Fact-challenged it may be, but the vice presidential acceptance speech of U.S. Rep. Paul Ryan on Wednesday at the Republican National Convention is getting a thumbs up from a lot of folks. It did what it was designed to do get out the message effectively against Barack Obamas presidency, and fire up enthusiasm among convention-goers and other Republicans.
But will it go down in history as among the best political speeches ever? Not if a listing of the top 100 political speeches of the last century is a gauge. The listing, done in 1999, is the considered opinion of 137 leading scholars who were asked to recommend speeches for their social and political impact, and rhetorical artistry. Only 11 speeches from political conventions made the list. Only one was a vice presidential address that of Democrat Geraldine Ferraro, the first female to get a major partys vice presidential nod.
In the years since 1999, pundits and historians seem to agree that at least two other convention speeches should join the list as the best: Barack Obamas 2004 Democratic National Convention keynote address and Sarah Palins 2008 vice presidential acceptance speech at the Republican National Convention where she became the first female on a GOP ticket.
Only two presidential nominees acceptance speeches made the grade on the listing of 100, and they were both losing candidates in the general election: Adlai Stevenson in 1952 and Barry Goldwater in 1964. That should give GOP presidential nominee Mitt Romney some comfort in any bad assessments of his speech.
A few other acceptance speeches by presidential nominees get good, if not stellar marks, by some historians including those of Franklin Roosevelt, Harry Truman, Bill Clinton and George H.W. Bush all of whom went on to win the presidents job.
Great speeches of sitting presidents made the list: John F. Kennedy captures the No. 2 spot for his inaugural address; Franklin Roosevelt holds down the third and fourth spots for his first inaugural and for his Pearl Harbor speech; and Ronald Reagan comes in 8th for his Shuttle disaster speech (hes also on the list five other times). Speeches of Democratic presidents are listed 24 times; speeches of Republican presidents are listed 15 times.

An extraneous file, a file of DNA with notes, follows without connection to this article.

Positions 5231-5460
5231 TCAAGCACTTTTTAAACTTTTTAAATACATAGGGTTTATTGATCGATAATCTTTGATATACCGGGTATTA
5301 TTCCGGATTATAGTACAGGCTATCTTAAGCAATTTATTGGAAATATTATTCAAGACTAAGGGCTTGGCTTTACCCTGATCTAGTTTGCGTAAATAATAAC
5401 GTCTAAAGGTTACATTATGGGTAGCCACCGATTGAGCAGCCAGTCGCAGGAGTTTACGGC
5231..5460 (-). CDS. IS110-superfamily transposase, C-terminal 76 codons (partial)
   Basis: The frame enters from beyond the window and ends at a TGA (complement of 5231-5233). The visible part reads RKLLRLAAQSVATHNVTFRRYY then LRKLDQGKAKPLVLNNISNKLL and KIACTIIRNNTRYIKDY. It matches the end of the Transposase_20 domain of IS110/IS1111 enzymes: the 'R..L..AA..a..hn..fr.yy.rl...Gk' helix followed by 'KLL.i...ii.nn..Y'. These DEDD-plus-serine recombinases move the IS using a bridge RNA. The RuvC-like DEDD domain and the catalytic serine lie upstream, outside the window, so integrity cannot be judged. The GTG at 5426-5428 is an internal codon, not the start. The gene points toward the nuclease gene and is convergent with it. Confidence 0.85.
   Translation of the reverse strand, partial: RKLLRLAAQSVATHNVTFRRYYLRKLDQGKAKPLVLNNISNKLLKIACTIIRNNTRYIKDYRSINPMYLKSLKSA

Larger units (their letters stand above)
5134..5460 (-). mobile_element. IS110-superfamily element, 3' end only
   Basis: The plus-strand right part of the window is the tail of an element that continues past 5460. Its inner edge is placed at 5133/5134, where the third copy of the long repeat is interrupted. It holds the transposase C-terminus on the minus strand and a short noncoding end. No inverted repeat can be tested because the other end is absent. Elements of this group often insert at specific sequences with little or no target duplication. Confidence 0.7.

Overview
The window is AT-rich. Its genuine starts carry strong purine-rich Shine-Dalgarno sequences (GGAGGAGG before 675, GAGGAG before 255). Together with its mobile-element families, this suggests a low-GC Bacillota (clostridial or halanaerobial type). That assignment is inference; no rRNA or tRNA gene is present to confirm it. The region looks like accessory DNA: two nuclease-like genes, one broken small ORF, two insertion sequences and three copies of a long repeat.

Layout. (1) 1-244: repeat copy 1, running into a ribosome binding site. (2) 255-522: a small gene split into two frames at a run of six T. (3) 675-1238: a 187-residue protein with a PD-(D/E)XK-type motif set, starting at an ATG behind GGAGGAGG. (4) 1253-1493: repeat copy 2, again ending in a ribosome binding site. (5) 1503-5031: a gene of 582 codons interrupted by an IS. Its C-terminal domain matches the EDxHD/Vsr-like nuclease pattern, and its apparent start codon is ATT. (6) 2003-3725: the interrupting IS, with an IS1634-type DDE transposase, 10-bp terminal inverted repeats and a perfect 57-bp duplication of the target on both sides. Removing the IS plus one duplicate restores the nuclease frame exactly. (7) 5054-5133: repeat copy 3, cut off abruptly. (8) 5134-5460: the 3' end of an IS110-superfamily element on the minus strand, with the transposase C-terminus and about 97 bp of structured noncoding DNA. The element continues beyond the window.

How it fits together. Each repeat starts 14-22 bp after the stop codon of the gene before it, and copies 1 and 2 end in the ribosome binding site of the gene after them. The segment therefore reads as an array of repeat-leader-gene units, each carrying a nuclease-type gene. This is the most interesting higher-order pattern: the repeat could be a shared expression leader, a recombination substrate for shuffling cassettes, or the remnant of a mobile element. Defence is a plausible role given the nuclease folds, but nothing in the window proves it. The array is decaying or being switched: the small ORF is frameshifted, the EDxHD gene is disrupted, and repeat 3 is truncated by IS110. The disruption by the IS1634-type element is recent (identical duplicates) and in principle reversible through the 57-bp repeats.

Those making the list of the best convention speeches were notable not only for powerful oratory but for their often courageous confrontation of divisive issues. Hubert Humphreys 1948 speech at the DNC was one of those.
Despite pressure from Democratic leaders, Humphrey gave an impassioned speech to put civil rights in the partys platform, noting: To those who say, my friends, to those who say, that we are rushing this issue of civil rights, I say to them we are 172 years late! To those who say, this civil rights program is an infringement on states rights, I say this: the time has arrived in America for the Democratic Party to get out of the shadow of states rights and walk forthrightly into the bright sunshine of human rights! The civil-rights plank was adopted.
Jesse Jacksons soaring convention oratory was on the 100 best twice in 1984 and in 1988 when he ran for president. Ted Kennedy made the list for his 1980 DNC speech, when he lost the partys nomination to Jimmy Carter, who ran and lost a bid for a second presidential turn.
Its the stellar keynote convention speeches that are often remembered. Obamas in 2004 paved the way for a little-known U.S. senator to make a successful run for president four years later. Both Mario Cuomos in 1984 and Ann Richards in 1988 came in years the Democrats lost the presidential race but have survived for their passion and rhetorical excellence.
But its Congresswoman Barbara Jordan whose 1976 DNC keynote has become the standard by which all others are judged. It was the only convention keynote speech that made the top 10 in the scholars ranking, coming in at No. 5. Jordans powerful oratory eloquent and masterful in delivery and substance put her among the best, they said.
New Jersey Gov. Chris Christie got his shot this week to join the best keynoters with his Tuesday address to the RNC. San Antonio Mayor Julian Castro will get his shot at the Democratic National Convention next week. Both Christie and Castro are being touted as future presidential nominees. Could a good speech really aid that ascent? Ask Barack Obama.
Fannie Flono is an Observer associate editor. Write to her at the Observer, P.O. Box 30308, Charlotte, NC 28230-0308. Email: firstname.lastname@example.org.
The Charlotte Observer welcomes your comments on news of the day. The more voices engaged in conversation, the better for us all, but do keep it civil. Please refrain from profanity, obscenity, spam, name-calling or attacking others for their views.
Have a news tip? You can send it to a local news editor; email email@example.com to send us your tip - or - consider joining the Public Insight Network and become a source for The Charlotte Observer.Read moreRead less